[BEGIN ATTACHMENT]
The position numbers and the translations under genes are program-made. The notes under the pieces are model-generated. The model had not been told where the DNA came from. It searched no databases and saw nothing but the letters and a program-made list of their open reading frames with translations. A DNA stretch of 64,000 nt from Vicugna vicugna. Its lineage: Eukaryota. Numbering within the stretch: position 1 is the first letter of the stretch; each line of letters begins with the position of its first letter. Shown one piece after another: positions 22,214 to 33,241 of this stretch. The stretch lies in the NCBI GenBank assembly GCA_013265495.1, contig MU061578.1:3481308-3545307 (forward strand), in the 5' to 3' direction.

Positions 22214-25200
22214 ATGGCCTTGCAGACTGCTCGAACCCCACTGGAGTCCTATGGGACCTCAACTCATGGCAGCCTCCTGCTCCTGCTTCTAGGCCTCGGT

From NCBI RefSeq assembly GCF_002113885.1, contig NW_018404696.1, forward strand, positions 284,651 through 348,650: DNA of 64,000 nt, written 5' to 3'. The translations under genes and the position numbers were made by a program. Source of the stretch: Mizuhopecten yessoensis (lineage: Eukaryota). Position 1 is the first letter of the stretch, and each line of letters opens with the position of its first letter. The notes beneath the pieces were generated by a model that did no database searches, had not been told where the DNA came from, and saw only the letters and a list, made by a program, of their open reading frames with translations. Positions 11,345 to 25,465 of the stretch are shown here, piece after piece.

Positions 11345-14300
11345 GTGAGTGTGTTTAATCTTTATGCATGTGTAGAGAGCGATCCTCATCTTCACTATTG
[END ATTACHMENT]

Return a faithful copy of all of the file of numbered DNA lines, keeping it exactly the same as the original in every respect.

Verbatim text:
The position numbers and the translations under genes are program-made. The notes under the pieces are model-generated. The model had not been told where the DNA came from. It searched no databases and saw nothing but the letters and a program-made list of their open reading frames with translations. A DNA stretch of 64,000 nt from Vicugna vicugna. Its lineage: Eukaryota. Numbering within the stretch: position 1 is the first letter of the stretch; each line of letters begins with the position of its first letter. Shown one piece after another: positions 22,214 to 33,241 of this stretch. The stretch lies in the NCBI GenBank assembly GCA_013265495.1, contig MU061578.1:3481308-3545307 (forward strand), in the 5' to 3' direction.

Positions 22214-25200
22214 ATGGCCTTGCAGACTGCTCGAACCCCACTGGAGTCCTATGGGACCTCAACTCATGGCAGCCTCCTGCTCCTGCTTCTAGGCCTCGGT

From NCBI RefSeq assembly GCF_002113885.1, contig NW_018404696.1, forward strand, positions 284,651 through 348,650: DNA of 64,000 nt, written 5' to 3'. The translations under genes and the position numbers were made by a program. Source of the stretch: Mizuhopecten yessoensis (lineage: Eukaryota). Position 1 is the first letter of the stretch, and each line of letters opens with the position of its first letter. The notes beneath the pieces were generated by a model that did no database searches, had not been told where the DNA came from, and saw only the letters and a list, made by a program, of their open reading frames with translations. Positions 11,345 to 25,465 of the stretch are shown here, piece after piece.

Positions 11345-14300
11345 GTGAGTGTGTTTAATCTTTATGCATGTGTAGAGAGCGATCCTCATCTTCACTATTG